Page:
9

Because the acid and conjugate bases are equimolar - and because the equilibrium constant is small, obviating the need to solve a quadratic if you approached this in another way - the Henderson-Hasselbalch equation is: $$\pu{pH} = {\rm p}K_\mathrm{a} + {\rm log}_{10}\left({[A^-]\over[HA]}\right)$$ $$\pu{pH} = 4.74 + {\rm log}_{10}\left({0.2\ {\rm M}\over 0.2\...


8

The final arbiter of formal correctness of chemical reaction enumeration are laws of mass and charge conservation. If total counts of charge and atoms of every element are not the same on each side, the equation is wrong. Reaction enumeration by following these laws may be troublesome, as general solution leads to resolving a set of linear equations. That ...


6

The strength of permanganic acid that you quote, combined with that of potassium hydroxide as a base, would guarantee that pure potassium permanganate is neutral in aqueous solution. But commercially prepared potassium permanganate is made in the presence of alkali, the use of potassium instead of sodium arising from the fact that the reaction scheme does ...


4

I am not sure you even need the density in this case. Say you have $\ce{1kg}$ or $\ce{1000g}$ water (the solvent). That would mean that there is $\ce{4.16 mol}$ of $\ce{KNO_3}$. Since we can figure out the molar mass of $\ce{KNO_3}$ = $\pu{101.11g mol-1}$, the mass of $\ce{KNO_3}$ in the sample must be $(4.16)(101.11)= \pu{420.62 g}$. We already assumed that ...


4

As @Poutnik has already very well described the intuitive way to solve such problem so I will try to describe a standard method for such problems. First analyse the reaction and find out the species which are being oxidised and reduced by finding the change in their oxidation state. Initially ignore all other ions which are not included in the redox reaction....


3

The oxidation state of $\ce{Zn}$ as calculated by you is incorrect. The correct oxidation state of $\ce{Zn}$ is $+2$ as it is associated with two mono negatively charged $\ce{NO3-}$ ions. Thus the unbalanced reaction with correct oxidation states would be: $$\ce{\overset{0}{Zn} + \overset{+1}{H}\overset{+5}{N}\overset{-2}{O_3}\longrightarrow \overset{+2}{Zn}(...


3

You probably get the $\mathrm{LD_{50}} = \pu{1585 mg/kg}$ value by reading the abstract of the paper. That's why you got confused by that value. However, it is not $\pu{1585 mg}$ of fresh leaves. It is actually $\pu{1585 mg}$ of dry leave extract. I mean dry residue obtained by removal of water from an aqueous extract of dried leaves. The authors have made a ...


3

The glycoside amygdalin is a product of enzymatic biosynthesis. Its hydrolysis produces 2 molecules of glucose, benzaldehyde and hydrogen cyanide. Mixing potassium cyanide and sugar ( = sucrose = combined glucose + fructose) does not produce amygdalin. Neither you would get it, mixing glucose, benzaldehyde and hydrogen cyanide.


1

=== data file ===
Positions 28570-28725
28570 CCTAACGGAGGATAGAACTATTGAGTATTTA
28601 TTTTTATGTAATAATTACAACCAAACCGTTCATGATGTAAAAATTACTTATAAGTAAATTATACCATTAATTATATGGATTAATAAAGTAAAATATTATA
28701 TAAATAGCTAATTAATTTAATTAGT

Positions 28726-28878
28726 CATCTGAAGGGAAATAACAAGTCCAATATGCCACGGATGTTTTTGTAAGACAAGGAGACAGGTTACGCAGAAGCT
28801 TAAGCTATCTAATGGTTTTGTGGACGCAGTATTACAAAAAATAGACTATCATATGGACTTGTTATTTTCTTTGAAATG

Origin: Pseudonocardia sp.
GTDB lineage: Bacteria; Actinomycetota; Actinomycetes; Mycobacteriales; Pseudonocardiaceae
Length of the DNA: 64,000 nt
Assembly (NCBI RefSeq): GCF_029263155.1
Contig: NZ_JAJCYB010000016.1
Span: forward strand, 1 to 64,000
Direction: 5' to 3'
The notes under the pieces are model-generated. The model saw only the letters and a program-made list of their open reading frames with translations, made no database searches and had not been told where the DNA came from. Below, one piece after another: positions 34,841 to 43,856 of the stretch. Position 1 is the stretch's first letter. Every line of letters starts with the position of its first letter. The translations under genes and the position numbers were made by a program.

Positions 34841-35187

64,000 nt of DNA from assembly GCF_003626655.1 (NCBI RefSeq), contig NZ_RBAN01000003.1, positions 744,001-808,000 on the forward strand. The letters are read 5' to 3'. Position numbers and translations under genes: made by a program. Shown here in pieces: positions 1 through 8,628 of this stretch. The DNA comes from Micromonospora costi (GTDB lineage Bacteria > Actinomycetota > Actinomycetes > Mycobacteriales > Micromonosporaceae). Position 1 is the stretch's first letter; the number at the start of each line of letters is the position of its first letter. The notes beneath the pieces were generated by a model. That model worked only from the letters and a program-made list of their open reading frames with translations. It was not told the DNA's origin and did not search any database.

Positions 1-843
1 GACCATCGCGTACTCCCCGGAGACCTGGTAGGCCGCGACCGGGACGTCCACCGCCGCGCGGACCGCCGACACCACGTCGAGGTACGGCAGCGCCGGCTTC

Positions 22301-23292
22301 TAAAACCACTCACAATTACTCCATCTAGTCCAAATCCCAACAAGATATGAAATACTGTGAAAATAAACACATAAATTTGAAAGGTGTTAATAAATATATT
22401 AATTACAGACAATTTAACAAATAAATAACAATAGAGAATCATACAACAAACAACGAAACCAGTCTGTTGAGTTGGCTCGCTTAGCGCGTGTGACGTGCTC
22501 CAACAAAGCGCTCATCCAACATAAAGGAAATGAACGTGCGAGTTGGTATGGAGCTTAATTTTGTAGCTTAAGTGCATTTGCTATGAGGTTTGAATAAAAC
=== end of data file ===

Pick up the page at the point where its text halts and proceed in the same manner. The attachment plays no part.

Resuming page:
Phenolphthalein is colorless for acidic solution, viz. upto $\mathrm{p}H=8$, and for $\mathrm{p}H>8$, it shows pink color. $\ce{NaHCO3}$ is an amphoteric salt with $\mathrm{p}H$ value close to 8, so phenolphthalein will be colorless. But $\ce{Na2CO3}$ being a basic salt, solution will show pink color.


1

Before dissolution, the substance is usually a solid and forms crystals. Its physical state is solid. After dissolution, the substance is not visible any more : it is not a solid any more. Its physical state has changed. Before hydration, the substance is usually solid. After hydration, the color and the volume may have changed, but the physical state has ...


1

Determining the crystal lattice energy would be helpful in comparing the starting points for a solubility investigation. Perhaps an approximation to the crystal stability is provided by the melting points: for fumaric acid, the mp is 287$^o$C; for maleic acid, 135$^o$C. 135$^o$C is a sort of normal mp for organic compounds. 287$^o$ seems quite high, ...


1

From Solid-Liquid Phase Diagram of the System Methanol-Water by G. A. Miller and D. K. Carpenter in J. Chem. Eng. Data 1964, 9, 3, 371–373 (July 1, 1964) [https://doi.org/10.1021/je60022a017] "A solution of methanol and water that is methanol-rich tends to form a glass when cooled below the melting point. The liquid is very viscous at such temperatures ...


1

At the core of your question there is misunderstanding of what the papers you refer to are discussing. The LD per se in not related to the extract concentration nor to the naturally occurring principle(s) in the plants. You seem interested in a relation between the original concentration and the extracts concentration. This will depend on several factors ...


1

You can make the silicates by fusing the hydroxides with silica. Potassium silicate fertilizer grade are successfully produced by direct fusion of silica ($\ce{SiO2}$) and potasium compounds($\ce{KOH}$ and $\ce{K2CO3}$) in furnaces at temperatures up to melting point of mixture. The fusion temperature reaches around 1350 °C. $$\ce{SiO2 + 2 KOH ->[\Delta] ...


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